Monday, September 5th, 2011
I know it has been a little while since I last posted. This is because I have now take a contract job and so have been working full time for the last six weeks. This will continue for at least another couple of months and if they offer a contract extension I will certainly accept it.
As anyone in the component development industry will tell you the demand for WinForms controls has been on the slide for a few years. It has not been a crash, with sales falling off a cliff, but the demand peaked a few years ago and it has been slowly running downhill. In itself this is not surprising as WPF is capable of taking the place of WinForms for desktop development work. Plus you have the inexorable rise of Internet applications with Silverlight providing a rich web application platform for .NET developers.
A year ago sales were enough to pay me the same as a senior developer position. That is no longer the case and with WinForms sales trending downward that is not going to change. Hence I have entered the job market again. This does not mean the end of Krypton. I will still be working on Krypton and making new releases. But it does perhaps mean the end of major new additions. It is going to be tough to write a major component such as a Grid control when you are working on it only in your spare time.
After some weeks working on the PFGrid.NET code base I have unfortunately come to a realisation I did not want to make. The full list of features I want to make available in a Krypton grid control are just not possible with that code. I started work on updating the design but it has become obvious that it would be better to start from scratch than try to alter the existing design. So unfortunately I have decided to not use the PFGrid after all. So instead I need to build my own from scratch. A big job but sometimes there is nothing for it but to roll up your sleeves and get stuck in.
It gives me great pleasure to announce an agreement has been reached to license the PFGrid.NET control for use within the Krypton Suite. There have been many requests for a high quality grid within the Krypton Suite and this will now be possible by Kryptonizing the excellent PFGrid.NET. It has all the features you would expect such as grouping, filtering, sorting, tree list mode and so forth.
You can check out the grid in more detail by visiting the PFGrid.NET website. I will be Kryptonizing the control over the next few weeks so that it has the same look and feel as the rest of the Krypton controls and uses the palette system for obtaining appearance information. I will blog about progress as I go along.
Here are just a couple of pictures…
Drawing the tree nodes is much tricker than it might sound. When you perform custom drawing of the entire node it does not modify how the mouse interacts with the node itself and so you need to ensure that the drawing is aligned with the expected mouse locations. For example, when drawing check boxes I must ensure that I draw them in the exact pixel offset from the left of the control. Otherwise they will look nice but the users’ clicks will not match the drawn location and so the interaction will not work as expected.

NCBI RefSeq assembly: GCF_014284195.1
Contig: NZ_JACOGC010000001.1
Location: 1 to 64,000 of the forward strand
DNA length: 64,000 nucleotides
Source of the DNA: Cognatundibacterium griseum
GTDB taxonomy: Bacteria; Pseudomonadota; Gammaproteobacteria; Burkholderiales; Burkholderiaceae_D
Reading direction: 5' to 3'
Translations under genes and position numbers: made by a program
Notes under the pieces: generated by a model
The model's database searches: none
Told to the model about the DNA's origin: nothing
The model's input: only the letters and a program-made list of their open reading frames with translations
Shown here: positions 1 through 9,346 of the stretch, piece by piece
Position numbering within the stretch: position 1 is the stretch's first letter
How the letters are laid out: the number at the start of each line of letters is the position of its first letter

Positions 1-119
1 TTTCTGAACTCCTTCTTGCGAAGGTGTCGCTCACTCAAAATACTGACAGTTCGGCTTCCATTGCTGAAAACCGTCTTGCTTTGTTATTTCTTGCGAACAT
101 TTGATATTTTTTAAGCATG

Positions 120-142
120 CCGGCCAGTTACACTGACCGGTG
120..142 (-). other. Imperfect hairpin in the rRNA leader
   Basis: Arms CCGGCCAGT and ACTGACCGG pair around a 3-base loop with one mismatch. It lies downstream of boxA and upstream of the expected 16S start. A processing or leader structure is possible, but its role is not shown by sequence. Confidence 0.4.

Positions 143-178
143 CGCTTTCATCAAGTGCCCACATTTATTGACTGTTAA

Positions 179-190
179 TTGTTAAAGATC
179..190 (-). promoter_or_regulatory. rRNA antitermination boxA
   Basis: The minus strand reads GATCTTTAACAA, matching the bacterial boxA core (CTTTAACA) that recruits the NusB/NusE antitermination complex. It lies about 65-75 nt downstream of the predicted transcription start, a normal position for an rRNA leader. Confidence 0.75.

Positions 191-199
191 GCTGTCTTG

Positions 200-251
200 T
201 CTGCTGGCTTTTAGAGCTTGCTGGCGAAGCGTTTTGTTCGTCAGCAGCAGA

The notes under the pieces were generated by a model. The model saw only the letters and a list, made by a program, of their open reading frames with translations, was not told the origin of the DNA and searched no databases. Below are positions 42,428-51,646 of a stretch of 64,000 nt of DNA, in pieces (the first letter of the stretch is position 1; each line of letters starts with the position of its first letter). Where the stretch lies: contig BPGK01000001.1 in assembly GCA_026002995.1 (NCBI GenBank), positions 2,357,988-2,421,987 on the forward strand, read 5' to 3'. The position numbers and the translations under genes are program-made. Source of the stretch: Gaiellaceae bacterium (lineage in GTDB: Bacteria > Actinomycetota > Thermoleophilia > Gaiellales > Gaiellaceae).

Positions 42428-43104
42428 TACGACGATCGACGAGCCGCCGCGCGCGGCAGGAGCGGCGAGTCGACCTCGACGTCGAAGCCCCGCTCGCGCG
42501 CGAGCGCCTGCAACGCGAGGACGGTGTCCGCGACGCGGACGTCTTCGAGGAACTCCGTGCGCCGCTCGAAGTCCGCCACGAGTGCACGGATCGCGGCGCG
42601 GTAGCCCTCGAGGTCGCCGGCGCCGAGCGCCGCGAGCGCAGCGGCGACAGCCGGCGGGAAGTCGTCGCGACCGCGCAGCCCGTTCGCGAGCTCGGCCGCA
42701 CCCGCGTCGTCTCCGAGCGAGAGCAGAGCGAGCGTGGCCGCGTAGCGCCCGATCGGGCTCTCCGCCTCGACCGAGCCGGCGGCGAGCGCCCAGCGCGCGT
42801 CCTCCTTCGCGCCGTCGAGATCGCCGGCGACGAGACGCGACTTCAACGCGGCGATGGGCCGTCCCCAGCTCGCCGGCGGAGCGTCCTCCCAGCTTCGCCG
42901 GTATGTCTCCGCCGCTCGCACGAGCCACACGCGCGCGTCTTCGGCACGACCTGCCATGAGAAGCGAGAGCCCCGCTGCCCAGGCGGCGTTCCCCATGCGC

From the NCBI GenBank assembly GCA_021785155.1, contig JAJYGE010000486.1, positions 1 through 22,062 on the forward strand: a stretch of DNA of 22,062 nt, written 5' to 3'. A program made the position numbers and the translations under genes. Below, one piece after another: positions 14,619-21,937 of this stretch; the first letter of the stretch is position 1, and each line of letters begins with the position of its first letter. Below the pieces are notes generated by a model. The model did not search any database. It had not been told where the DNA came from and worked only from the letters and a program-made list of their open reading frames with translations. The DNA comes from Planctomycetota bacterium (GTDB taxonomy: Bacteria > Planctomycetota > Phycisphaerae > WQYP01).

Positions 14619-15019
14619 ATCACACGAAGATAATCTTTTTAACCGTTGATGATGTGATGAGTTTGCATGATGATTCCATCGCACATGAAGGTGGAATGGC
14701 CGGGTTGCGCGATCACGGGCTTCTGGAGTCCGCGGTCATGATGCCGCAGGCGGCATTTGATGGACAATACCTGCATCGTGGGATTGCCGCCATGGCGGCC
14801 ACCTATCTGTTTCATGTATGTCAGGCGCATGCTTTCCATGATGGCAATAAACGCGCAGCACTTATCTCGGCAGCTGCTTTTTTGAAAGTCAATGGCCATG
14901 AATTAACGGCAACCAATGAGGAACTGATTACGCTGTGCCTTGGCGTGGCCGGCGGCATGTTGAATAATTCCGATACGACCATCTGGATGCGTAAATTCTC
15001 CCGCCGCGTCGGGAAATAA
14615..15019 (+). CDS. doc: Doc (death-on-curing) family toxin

Here you can see the drawing of check boxes and how the highlight for the selected/tracking node is immediately adjacent to the check box itself. This is not very pretty and I would prefer a pixel gap between the check box and the highlighting but this is not possible because that is the method expected by the tree control.
You can assign an ImageList to the KryptonTreeControl and then use the per-node image index to draw images by the nodes. Luckily the standard tree does have a gap between the right of the image and the node highlighting so the appearance looks tidier than for check boxes.
Also implemented is the use of the StateImageList that is used to provide an optional per-node image at the left of the node drawing. In this example I used set this up on the top two nodes only.
I honour the BackColor, ForeColor and NodeFont overrides that are defined per-node. This allows you to provide a custom look for each node to reflect status.
To make like a little easier for developers I have added a new class called KryptonTreeNode that derives from the standard TreeNode class. It adds an extra property called LongText that is an extra string that will be drawn when defined to the right of the standard node text. It also includes a LongForeColor and LongNodeFont pair of overrides allowing the l0ng text to be drawn differently.
Note that apart from the KryptonTreeNode there is no new functionality in the control. It is really just a standard TreeView with some custom drawing and so any requests for new features will not be possible. It is just a TreeView!
I have started the process of creating a Kryptonized version of the TreeView control. As with many of the Krypton controls in the Toolkit it works by using the custom drawing ability of the standard TreeView control. So it will not have any new functionality but should draw in a manner consistent with the rest of the Krypton controls.
So far I have implemented drawing the node text and the tree plus/minus nodes and lines. You can see two examples below, the first using the Office 2010 Blue palette and the second the professional palette.